Game On - Spring 2024

ence and slight disappointment in the championship match will only help them as they move forward. “We thought we could have performed a little better in that championship match (in 2023),” Staudt said. “In the semifinal we looked really good, really com- fortable, but in that champion- ship match we got down a little bit early and that affected how we performed the rest of the day.” With past successes serving as the backdrop, Gilbert has its sights set on a third trip to state this spring, and with four of six varsity members returning into the fold it’s easy to see why. Miles Britt, Carter Hodgen, and Nick Staudt are all three- year varsity regulars, Nathan Tifft was part of the varsity group last season, and there is plenty of talent throughout the 15-player roster to cause ex- citement. Senior Nash Hanson is a newcomer to the team and someone Staudt feels can make an impact. Britt is the clear No. 1 player on the team and is someone Staudt says colleges are look- ing at to be a competitor at the next level. The junior puts in time in the offseason and out- side of practice to hone his craft, and his work ethic is a big reason why he’s one of the top Mario Kart players in the state. “It’s similar to what you see


Gr. Sr. Sr. Sr.

Greyson Rehbein Luke Jorgensen Nash Hanson Nathan Tifft Carter Hodgen Evan Larwick Ian Larwick Hunter McLaughlin

Sr. Jr. Jr. Jr.

Gilbert’s Mario Kart team has qualified for state two years in a row.

Jr. Jr. Jr.

with elite athletes; he’s willing to put in the time on his own,” Staudt said of Britt. “He re- searches things like what is the best build, what is the best line to take on this track, when do I gamble, what strategy do I use, those kinds of things. All of those are little nuances that he’s willing to put in the time to figure out. There has to be an aptitude or skill and he has that. Then he’s willing to put in the time to learn the nuances and things that make you really good.” Hodgen, Staudt, and Tifft are all on equal footing for the next three spots in the lineup, and filling out the remaining spot in the lineup could make Gilbert one of the state’s top teams again. That’s not to say there won’t be challenges. With classes shifting for this season, Gilbert finds itself in an expanded big-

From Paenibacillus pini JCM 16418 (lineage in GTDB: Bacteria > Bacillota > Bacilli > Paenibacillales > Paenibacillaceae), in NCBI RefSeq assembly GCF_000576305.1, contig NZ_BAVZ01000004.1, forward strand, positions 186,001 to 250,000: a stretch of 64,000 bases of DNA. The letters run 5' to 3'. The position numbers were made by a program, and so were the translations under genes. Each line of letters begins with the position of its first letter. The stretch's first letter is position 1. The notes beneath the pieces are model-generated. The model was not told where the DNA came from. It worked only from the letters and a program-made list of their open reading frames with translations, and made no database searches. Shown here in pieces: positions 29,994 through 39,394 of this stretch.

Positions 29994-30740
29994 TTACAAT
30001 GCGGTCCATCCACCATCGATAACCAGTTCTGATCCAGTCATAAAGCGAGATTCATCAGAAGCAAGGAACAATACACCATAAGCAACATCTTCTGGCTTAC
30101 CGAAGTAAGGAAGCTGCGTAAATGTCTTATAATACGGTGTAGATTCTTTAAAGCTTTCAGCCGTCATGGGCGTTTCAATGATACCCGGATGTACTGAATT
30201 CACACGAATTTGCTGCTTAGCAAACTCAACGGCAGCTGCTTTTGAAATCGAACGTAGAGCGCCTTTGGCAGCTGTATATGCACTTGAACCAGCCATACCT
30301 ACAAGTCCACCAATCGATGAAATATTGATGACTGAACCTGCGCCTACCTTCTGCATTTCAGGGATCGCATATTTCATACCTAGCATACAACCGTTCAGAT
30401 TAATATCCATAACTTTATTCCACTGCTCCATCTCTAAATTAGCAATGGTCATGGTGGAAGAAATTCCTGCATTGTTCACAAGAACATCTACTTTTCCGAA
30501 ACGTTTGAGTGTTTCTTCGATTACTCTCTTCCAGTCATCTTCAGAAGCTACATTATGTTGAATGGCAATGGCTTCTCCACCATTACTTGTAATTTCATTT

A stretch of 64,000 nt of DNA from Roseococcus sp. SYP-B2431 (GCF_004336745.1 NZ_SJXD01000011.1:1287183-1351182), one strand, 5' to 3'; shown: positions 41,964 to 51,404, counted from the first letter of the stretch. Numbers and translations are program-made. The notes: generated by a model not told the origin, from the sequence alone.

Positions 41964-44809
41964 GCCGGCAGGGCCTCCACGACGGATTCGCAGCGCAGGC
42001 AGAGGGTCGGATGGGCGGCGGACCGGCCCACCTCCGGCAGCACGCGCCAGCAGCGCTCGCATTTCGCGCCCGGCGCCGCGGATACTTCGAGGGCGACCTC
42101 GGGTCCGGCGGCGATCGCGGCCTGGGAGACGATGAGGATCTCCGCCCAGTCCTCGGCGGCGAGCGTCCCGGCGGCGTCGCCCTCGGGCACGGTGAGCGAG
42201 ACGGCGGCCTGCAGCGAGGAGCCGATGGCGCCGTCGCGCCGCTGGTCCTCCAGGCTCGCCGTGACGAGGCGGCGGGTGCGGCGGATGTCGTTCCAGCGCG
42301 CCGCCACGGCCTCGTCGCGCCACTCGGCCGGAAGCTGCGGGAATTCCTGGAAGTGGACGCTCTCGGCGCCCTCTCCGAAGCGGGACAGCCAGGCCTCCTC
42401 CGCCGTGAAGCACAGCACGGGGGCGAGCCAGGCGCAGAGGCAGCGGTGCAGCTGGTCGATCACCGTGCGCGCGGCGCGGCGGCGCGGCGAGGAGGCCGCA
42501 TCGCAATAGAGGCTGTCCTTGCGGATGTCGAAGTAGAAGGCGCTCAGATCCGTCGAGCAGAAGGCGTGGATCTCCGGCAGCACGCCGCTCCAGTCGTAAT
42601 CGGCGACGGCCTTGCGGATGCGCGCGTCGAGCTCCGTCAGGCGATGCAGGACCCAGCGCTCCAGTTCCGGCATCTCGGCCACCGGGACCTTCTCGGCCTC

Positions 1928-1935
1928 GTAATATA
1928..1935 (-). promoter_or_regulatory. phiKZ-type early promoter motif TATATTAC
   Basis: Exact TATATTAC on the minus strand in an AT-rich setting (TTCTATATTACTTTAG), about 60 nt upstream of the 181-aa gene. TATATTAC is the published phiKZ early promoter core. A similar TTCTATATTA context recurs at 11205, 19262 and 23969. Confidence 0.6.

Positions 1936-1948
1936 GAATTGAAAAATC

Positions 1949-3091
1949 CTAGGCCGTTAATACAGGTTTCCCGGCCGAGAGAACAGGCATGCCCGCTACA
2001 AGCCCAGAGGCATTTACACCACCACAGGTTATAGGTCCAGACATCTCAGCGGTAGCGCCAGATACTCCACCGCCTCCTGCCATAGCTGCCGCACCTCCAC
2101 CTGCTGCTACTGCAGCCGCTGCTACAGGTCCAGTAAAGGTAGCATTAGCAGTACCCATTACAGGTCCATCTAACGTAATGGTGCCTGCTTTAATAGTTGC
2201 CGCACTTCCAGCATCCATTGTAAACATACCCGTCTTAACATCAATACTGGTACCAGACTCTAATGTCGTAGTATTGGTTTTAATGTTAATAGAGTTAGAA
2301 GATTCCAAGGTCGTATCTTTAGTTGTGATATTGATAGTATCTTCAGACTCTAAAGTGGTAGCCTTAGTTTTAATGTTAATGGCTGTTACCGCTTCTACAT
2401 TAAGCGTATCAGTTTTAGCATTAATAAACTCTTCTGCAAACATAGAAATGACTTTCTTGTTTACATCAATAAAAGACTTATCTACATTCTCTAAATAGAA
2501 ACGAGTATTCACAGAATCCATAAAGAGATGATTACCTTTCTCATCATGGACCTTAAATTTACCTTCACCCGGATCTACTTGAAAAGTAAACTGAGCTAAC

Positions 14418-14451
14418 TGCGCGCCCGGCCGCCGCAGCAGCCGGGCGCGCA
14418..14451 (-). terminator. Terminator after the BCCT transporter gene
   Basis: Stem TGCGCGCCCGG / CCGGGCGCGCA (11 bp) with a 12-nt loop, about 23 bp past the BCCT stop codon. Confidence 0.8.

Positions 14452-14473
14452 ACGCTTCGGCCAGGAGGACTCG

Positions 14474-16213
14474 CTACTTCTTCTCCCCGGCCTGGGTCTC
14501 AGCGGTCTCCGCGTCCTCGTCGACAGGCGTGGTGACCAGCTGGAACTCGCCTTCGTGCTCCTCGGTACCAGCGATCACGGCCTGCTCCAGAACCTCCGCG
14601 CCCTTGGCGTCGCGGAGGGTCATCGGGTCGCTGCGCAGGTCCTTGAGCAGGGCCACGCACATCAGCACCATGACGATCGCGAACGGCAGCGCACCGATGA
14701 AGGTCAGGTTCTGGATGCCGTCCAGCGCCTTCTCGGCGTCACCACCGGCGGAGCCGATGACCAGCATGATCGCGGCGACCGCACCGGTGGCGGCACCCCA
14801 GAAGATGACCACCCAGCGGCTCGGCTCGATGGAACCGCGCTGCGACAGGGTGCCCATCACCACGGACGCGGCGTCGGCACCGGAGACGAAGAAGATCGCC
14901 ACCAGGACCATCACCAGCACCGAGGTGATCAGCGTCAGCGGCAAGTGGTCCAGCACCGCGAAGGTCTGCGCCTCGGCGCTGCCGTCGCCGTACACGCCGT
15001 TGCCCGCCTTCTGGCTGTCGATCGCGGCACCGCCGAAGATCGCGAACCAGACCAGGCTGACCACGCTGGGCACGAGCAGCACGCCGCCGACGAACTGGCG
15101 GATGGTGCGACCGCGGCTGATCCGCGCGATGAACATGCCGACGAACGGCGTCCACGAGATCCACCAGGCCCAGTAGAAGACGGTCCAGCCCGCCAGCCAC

school division that went from 20-plus schools to 45 schools. It’s one reason why Staudt says his players cannot take any- thing for granted throughout the spring. Past successes won’t automatically translate into cur- rent success. “I think we’re still in wait and see mode a little bit,” Staudt said. “Our ultimate goal is to get back to that championship match and see how we match up. I think we have that poten- tial, but there are some new teams we haven’t seen before, so we’re going to have to see how that all shakes out.” To prepare for the campaign, Staudt brought in Nate Rode- meyer, the head coach from Marshalltown Community Col- lege, to conduct a clinic with the team. Rodemeyer was the leader of MCC’s NAIA national championship Mario Kart team, and he brought ideas for how

Miles Britt Nick Staudt

Raymond Lopez Sam Ellingson

So. So. Fr. Fr. Fr.

Ella Britt

Katerina Pecharsky Nikolai Pecharsky

SPRING 2024 | GAME ON 47 players could sharpen their skills. The experience, the talent, it all added up for the Tigers when they opened the 2024 cam- paign in late March with a per- fect score in their first match. Gilbert will need to maintain its regular season success in order to attain another invite to the state tournament. Points ac- crued throughout the regular season lead to those invites. The top four teams in the state will automatically receive bids and first-round byes. The next eight teams will duke it out in a qualifier-style tournament for the remaining spots.

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